Orphaned on the Oregon Trail

I’m constantly impressed by what people are able to endure and accomplish when faced with adversity. Especially children and young adults. And, some of my favorite stories about human potential and resiliency come from people who migrated West across the American Great Plains back in the mid-nineteenth-century.

I’ve read varying accounts from two books and an old immigrant’s journal describing the experiences of a fourteen-year-old girl by the name of Catherine Sager. The following is a brief account I’ve pieced together about Catherine and her family, along with some observations of my own.

Catherine Sager was one of seven children who left St. Joseph, Missouri with their parents bound for Oregon Country in the Spring of 1844. Thankfully, Catherine kept a journal as she traveled along the famous Oregon Trail.

One August day, Catherine was jumping in and out of the Sager wagon as it was moving and her dress got tangled on the wagon axle. She was thrown under the wagon wheel and her leg was badly fractured. She was forced to stay in the wagon for the remainder of the long trip, which might have been the reason she had so much time to write in her journal.

Just east of Green River in what is now Southwest Wyoming, Catherine’s father became ill and died. Catherine’s journal doesn’t say what type of sickness her father succumbed to, but does talk about how distraught he was about the condition in which he was about to leave his family. He was buried on the banks of the Green River.

Various members of the expedition did their best to help the Sager family, but others apparently took advantage of Mrs. Sager a couple of times before she also became sick.  Catherine wrote in her journal, “The night and mornings were very cold, and she took cold from the exposure unavoidably. With camp fever and a sore mouth, she fought bravely against fate for the sake of her children, but she was taken delirious soon after reaching Fort Bridger, and was bed-fast.”

At fourteen, Catherine was likely the oldest child and the youngest was less than a year old. Only twenty-six days after Catherine’s father died, her mother also passed away, leaving the children to be taken care of by strangers who were mostly ill-prepared to even take care of their own.

Catherine went on to write that “a woman from the train” took the baby as her own and the rest were “adopted by the company” and was “ready to do us any possible favor.” When the emigrants reached “Whitman’s mission,” they left the Sager children behind.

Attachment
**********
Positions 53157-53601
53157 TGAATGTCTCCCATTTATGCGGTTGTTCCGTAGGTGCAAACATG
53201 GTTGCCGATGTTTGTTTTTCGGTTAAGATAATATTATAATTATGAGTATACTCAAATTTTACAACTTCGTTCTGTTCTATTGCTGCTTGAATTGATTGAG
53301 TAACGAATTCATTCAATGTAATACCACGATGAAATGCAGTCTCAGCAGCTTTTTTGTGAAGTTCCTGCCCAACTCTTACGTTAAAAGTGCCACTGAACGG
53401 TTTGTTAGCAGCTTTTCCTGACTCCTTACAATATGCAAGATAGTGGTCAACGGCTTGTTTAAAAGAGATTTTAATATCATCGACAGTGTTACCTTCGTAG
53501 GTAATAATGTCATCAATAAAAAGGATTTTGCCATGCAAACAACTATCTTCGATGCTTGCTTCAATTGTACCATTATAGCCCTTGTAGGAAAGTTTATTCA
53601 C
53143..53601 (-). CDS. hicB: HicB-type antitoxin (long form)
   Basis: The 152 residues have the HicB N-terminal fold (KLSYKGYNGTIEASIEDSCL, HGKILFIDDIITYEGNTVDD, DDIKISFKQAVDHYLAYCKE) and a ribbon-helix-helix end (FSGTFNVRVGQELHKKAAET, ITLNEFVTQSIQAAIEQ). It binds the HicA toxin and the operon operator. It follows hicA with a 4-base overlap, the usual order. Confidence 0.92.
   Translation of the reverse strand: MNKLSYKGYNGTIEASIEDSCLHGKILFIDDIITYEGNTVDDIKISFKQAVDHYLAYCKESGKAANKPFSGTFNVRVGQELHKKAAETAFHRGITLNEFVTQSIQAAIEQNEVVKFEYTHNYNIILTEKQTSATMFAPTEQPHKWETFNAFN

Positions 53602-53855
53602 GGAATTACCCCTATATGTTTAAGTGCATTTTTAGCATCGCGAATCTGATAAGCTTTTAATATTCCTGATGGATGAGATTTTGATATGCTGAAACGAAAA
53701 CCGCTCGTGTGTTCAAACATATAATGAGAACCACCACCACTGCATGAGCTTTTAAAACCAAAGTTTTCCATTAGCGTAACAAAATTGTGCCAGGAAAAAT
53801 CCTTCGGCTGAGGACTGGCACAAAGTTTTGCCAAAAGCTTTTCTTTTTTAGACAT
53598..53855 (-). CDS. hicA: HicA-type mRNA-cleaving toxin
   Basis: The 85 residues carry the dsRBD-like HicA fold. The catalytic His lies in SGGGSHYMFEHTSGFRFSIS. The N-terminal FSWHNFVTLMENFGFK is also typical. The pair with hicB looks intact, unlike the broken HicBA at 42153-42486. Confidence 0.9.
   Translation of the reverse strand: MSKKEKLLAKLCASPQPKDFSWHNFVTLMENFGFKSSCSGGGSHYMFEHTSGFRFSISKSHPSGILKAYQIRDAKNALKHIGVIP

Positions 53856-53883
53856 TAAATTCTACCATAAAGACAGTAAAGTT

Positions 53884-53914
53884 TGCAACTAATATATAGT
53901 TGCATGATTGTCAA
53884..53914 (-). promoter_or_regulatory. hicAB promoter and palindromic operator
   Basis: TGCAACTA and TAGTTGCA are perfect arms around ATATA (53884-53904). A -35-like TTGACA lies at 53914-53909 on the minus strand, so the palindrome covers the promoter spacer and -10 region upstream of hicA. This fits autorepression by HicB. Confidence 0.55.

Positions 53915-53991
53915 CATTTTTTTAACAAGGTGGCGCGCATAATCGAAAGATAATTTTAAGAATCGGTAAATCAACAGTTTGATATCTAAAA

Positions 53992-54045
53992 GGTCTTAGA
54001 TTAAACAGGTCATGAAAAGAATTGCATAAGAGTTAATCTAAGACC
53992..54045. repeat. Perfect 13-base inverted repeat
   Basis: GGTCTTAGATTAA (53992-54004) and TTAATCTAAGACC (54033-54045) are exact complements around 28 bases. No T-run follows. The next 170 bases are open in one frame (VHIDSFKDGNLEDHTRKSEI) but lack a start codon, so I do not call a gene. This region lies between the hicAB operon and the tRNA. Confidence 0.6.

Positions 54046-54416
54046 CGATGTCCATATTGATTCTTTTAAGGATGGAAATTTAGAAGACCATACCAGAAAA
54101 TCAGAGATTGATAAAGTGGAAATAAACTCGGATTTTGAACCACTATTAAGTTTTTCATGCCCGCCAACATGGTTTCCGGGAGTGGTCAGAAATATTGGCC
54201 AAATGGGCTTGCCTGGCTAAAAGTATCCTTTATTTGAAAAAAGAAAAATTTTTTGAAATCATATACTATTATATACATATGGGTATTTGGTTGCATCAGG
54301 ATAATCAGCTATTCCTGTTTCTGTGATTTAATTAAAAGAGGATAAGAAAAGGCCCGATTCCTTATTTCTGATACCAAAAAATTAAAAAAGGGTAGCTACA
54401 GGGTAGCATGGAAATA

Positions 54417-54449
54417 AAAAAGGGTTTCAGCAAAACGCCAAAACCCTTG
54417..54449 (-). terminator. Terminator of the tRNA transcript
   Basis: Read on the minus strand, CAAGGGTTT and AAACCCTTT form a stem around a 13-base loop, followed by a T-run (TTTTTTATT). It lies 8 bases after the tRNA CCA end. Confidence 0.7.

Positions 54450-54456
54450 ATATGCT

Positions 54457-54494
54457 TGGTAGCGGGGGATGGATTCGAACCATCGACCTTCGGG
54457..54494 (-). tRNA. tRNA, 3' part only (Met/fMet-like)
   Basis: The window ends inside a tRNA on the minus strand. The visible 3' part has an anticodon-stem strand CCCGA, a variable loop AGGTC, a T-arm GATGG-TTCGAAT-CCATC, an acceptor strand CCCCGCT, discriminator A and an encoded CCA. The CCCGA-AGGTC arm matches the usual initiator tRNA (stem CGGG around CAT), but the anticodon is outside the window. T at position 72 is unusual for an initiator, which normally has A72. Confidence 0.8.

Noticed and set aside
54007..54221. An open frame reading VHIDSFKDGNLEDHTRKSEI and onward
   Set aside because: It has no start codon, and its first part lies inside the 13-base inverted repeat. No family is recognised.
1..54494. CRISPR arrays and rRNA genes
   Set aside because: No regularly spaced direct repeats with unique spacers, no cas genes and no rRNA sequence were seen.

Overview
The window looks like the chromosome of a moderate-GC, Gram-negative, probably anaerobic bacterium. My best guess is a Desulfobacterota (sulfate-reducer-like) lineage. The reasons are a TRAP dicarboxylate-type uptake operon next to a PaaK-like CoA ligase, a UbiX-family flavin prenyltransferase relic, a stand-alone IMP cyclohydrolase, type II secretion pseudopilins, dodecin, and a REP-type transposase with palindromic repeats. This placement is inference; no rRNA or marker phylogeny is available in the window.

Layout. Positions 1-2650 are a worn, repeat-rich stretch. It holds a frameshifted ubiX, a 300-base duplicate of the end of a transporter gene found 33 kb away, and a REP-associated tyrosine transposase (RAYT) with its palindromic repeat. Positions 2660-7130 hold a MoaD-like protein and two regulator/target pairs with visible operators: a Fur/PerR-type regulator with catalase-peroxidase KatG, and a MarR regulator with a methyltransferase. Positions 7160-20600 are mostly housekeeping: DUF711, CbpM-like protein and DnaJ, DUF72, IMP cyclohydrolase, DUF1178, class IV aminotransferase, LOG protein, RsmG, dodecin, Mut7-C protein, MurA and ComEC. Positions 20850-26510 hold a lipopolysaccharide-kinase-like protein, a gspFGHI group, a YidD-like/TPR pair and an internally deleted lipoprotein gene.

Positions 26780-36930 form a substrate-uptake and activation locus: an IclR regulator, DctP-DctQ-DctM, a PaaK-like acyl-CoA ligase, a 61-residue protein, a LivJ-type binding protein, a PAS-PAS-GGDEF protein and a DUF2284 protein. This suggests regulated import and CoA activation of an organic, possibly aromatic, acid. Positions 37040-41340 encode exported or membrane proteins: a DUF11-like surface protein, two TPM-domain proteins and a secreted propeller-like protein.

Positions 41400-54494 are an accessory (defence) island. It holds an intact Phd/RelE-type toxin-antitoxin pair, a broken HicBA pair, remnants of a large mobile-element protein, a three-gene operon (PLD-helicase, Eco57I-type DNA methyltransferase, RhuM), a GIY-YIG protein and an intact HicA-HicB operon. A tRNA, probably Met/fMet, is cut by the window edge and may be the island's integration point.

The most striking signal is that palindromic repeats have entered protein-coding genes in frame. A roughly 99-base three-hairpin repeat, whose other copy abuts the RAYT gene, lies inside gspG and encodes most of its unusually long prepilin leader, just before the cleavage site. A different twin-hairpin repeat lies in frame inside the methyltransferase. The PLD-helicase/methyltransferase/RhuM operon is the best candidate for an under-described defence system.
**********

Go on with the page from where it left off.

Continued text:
Whitman’s mission was located at Waiilatpu on the Walla Walla River in what is now Washington State. Waiilatpu is a Nez Perce word meaning, “people of the place of the rye grass.” Dr. Marcus and Narcissa Whitman had established their mission in 1836 to “bring Christianity to the Cayuse Indians.”

The Whitman mission struggled a great deal between that Spring of 1844 and 1847. By the time the Sager children arrived, the very first large groups of emigrants bound for Oregon country had already been passing through for two years.

Those emigrants brought measles and other diseases with them; the same diseases that might very well have caused the deaths of Catherine Sager’s parents. The Cayuse certainly had no resistance to the various diseases the Oregon-bound emigrants brought along with them and began to resent the Whitmans, even though the helpful work they did for the Cayuse, was well documented.

By 1847 half of the Cayuse tribe had died of the measles. Dr. Whitman’s medicine helped the white children, but did nothing for the children of the Cayuse. Many Cayuse understandably thought they were being poisoned so there would be more room available for the whites.

On November 29, 1847 a group of Cayuse attacked the Whitman mission and killed Dr. and Mrs. Whitman along with a dozen other people living with them.

Catherine Sager and here siblings were taken captive during the Cayuse attack, along with approximately 60 other people.

Although all the captives were said to have been safely ransomed about a month later by employees of the Hudson Bay Company, one can only imagine how the Sager children measured loss and sacrifice as they went on with the rest of their lives.

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